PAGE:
Pyongyang’s nuclear progress slowed significantly during times of diplomacy and accelerated during times of threats.
Siegfried Hecker is a nuclear scientist who was the director of the Los Alamos National Laboratory from 1986 to 1997.
STANFORD, Calif. — Last week, President Donald Trump threatened to rain “fire and fury” upon North Korea if it continues to threaten the United States. North Korea’s leader, Kim Jong Un, responded by threatening to launch four missiles at waters around Guam. Fortunately, U.S. Secretary of Defense James Mattis and U.S. Secretary of State Rex Tillerson toned down the rhetoric this week by stating that the U.S. seeks peaceful denuclearization, and Kim announced that he would wait a bit to launch missiles toward Guam. Although the fundamental disagreements have not been resolved, these actions may buy time to defuse the crisis.
I have visited North Korea seven times and its nuclear facilities four times, and although I’m convinced that North Korea’s nuclear personnel are very capable, I believe they are still a few nuclear and missile tests away from achieving the capability to reach the U.S. mainland with a nuclear-tipped intercontinental ballistic missile. They likely do, however, have the ability to deliver nuclear-tipped shorter-range missiles to all of South Korea and Japan. Kim clearly wants to be able to threaten the U.S. mainland as his ultimate deterrent to U.S. aggression, but he is unlikely to carry out such an attack because it would be a suicide mission.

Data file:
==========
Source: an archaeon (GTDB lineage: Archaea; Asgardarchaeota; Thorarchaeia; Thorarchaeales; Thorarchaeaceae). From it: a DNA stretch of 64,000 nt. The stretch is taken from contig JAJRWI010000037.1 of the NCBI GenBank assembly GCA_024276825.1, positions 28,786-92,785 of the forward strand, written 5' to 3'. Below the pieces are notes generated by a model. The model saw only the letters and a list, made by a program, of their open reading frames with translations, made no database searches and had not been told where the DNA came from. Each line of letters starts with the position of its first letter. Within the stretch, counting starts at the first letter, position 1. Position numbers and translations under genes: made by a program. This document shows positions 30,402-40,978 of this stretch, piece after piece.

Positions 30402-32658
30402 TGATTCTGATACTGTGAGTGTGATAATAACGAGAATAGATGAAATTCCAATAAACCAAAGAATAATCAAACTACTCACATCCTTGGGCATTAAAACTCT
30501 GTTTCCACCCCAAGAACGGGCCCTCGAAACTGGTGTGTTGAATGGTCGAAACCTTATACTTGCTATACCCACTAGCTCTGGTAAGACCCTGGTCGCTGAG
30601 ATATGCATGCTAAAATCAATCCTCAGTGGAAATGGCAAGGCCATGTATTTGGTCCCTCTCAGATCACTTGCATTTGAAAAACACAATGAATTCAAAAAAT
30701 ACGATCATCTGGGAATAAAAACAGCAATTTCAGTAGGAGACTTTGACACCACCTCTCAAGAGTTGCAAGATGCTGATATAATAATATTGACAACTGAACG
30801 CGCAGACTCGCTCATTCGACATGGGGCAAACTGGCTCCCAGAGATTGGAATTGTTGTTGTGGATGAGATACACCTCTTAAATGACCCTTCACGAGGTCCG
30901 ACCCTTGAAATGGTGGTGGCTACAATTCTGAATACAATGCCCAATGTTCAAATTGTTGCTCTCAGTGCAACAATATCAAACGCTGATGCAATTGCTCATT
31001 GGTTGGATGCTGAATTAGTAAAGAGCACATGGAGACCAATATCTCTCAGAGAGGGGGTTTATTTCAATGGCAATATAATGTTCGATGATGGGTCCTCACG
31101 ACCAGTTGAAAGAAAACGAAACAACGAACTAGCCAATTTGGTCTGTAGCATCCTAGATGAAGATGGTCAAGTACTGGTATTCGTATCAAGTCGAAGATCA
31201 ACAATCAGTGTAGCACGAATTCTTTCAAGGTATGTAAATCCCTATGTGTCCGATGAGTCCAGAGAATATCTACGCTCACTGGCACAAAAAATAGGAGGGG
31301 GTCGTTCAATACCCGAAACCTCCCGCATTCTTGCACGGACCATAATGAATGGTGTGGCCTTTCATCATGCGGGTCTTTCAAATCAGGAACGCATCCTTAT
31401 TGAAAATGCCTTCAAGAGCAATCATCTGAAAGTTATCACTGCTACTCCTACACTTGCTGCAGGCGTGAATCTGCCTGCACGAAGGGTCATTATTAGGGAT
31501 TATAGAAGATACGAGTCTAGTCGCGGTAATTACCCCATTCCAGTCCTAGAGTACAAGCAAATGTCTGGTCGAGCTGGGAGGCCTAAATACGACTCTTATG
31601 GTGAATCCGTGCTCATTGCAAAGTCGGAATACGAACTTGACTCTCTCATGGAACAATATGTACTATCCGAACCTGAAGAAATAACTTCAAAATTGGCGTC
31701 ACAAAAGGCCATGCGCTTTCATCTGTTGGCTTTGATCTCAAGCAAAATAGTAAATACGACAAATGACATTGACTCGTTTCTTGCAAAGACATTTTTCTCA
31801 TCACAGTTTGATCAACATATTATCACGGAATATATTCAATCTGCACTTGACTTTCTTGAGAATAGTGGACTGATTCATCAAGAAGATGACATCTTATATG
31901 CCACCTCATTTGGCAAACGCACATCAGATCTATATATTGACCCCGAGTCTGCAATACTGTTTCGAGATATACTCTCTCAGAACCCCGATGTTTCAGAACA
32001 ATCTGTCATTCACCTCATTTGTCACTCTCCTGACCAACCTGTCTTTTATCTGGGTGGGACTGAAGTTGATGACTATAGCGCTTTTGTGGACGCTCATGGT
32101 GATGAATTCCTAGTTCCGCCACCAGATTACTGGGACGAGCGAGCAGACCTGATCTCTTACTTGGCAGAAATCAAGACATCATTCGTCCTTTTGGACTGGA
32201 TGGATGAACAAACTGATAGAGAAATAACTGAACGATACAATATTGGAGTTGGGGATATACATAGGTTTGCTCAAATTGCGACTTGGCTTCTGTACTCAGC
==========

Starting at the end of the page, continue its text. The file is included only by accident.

Kim is a tyrant, but I don’t believe he is crazy or suicidal. I believe he is deterrable. Nevertheless, it is possible that in his drive to acquire an intercontinental ballistic missile and thereby realize a greater balance with the U.S., Kim could miscalculate where the red line actually is and trigger a response from Washington that could lead to war. The recent war of words between the leaders brings us too close to that precipice.
To chart the best way forward, it helps to look back at how U.S. presidents handled North Korea’s nuclear challenges and the threats they posed over the past 30 years and three generations of Kim family leaders. We must learn from lessons of the past.
During President Ronald Reagan’s term, North Korea’s leader Kim Il Sung established the foundation for the facilities and expertise required for nuclear weapons. North Korean scientists and engineers were trained in Soviet universities and research institutes in the 1960s and 70s. The Soviets built North Korea’s first research reactor, which became operational in 1967. The North then clandestinely constructed a small plutonium-producing reactor that began operation in 1986, with the capacity to produce roughly one bomb’s worth of plutonium — around 6 kilograms, or about 13 pounds ― per year. It began construction of a nuclear reprocessing facility that would allow it to extract plutonium created in the reactor’s fuel. And it trained its own nuclear experts at North Korean universities and nuclear institutes.